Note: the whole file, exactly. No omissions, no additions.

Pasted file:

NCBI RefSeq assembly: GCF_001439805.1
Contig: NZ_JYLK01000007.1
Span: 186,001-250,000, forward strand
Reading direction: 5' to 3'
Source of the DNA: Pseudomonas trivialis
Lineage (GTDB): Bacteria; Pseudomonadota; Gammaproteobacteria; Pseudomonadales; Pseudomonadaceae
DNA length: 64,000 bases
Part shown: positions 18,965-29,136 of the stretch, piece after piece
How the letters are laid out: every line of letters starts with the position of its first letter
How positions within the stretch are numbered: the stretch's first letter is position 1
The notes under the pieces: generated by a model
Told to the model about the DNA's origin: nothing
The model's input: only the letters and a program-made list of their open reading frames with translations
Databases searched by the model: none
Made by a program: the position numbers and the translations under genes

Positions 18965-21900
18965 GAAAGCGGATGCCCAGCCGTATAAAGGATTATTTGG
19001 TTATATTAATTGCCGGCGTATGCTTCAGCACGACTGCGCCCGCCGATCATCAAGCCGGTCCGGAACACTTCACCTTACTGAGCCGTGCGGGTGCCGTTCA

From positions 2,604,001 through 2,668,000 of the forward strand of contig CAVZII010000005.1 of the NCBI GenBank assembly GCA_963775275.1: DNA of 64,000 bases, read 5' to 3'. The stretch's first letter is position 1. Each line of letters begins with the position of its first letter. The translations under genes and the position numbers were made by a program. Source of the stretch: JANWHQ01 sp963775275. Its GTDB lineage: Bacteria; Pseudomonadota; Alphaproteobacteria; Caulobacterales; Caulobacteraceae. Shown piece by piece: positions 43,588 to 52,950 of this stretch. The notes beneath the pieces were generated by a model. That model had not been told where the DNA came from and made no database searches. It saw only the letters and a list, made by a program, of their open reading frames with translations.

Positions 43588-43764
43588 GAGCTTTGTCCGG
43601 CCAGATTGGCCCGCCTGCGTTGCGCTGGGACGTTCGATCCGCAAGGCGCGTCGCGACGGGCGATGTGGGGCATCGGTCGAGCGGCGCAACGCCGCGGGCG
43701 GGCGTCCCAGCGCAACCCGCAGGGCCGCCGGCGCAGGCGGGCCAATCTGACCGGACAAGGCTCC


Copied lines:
NCBI RefSeq assembly: GCF_001439805.1
Contig: NZ_JYLK01000007.1
Span: 186,001-250,000, forward strand
Reading direction: 5' to 3'
Source of the DNA: Pseudomonas trivialis
Lineage (GTDB): Bacteria; Pseudomonadota; Gammaproteobacteria; Pseudomonadales; Pseudomonadaceae
DNA length: 64,000 bases
Part shown: positions 18,965-29,136 of the stretch, piece after piece
How the letters are laid out: every line of letters starts with the position of its first letter
How positions within the stretch are numbered: the stretch's first letter is position 1
The notes under the pieces: generated by a model
Told to the model about the DNA's origin: nothing
The model's input: only the letters and a program-made list of their open reading frames with translations
Databases searched by the model: none
Made by a program: the position numbers and the translations under genes

Positions 18965-21900
18965 GAAAGCGGATGCCCAGCCGTATAAAGGATTATTTGG
19001 TTATATTAATTGCCGGCGTATGCTTCAGCACGACTGCGCCCGCCGATCATCAAGCCGGTCCGGAACACTTCACCTTACTGAGCCGTGCGGGTGCCGTTCA

From positions 2,604,001 through 2,668,000 of the forward strand of contig CAVZII010000005.1 of the NCBI GenBank assembly GCA_963775275.1: DNA of 64,000 bases, read 5' to 3'. The stretch's first letter is position 1. Each line of letters begins with the position of its first letter. The translations under genes and the position numbers were made by a program. Source of the stretch: JANWHQ01 sp963775275. Its GTDB lineage: Bacteria; Pseudomonadota; Alphaproteobacteria; Caulobacterales; Caulobacteraceae. Shown piece by piece: positions 43,588 to 52,950 of this stretch. The notes beneath the pieces were generated by a model. That model had not been told where the DNA came from and made no database searches. It saw only the letters and a list, made by a program, of their open reading frames with translations.

Positions 43588-43764
43588 GAGCTTTGTCCGG
43601 CCAGATTGGCCCGCCTGCGTTGCGCTGGGACGTTCGATCCGCAAGGCGCGTCGCGACGGGCGATGTGGGGCATCGGTCGAGCGGCGCAACGCCGCGGGCG
43701 GGCGTCCCAGCGCAACCCGCAGGGCCGCCGGCGCAGGCGGGCCAATCTGACCGGACAAGGCTCC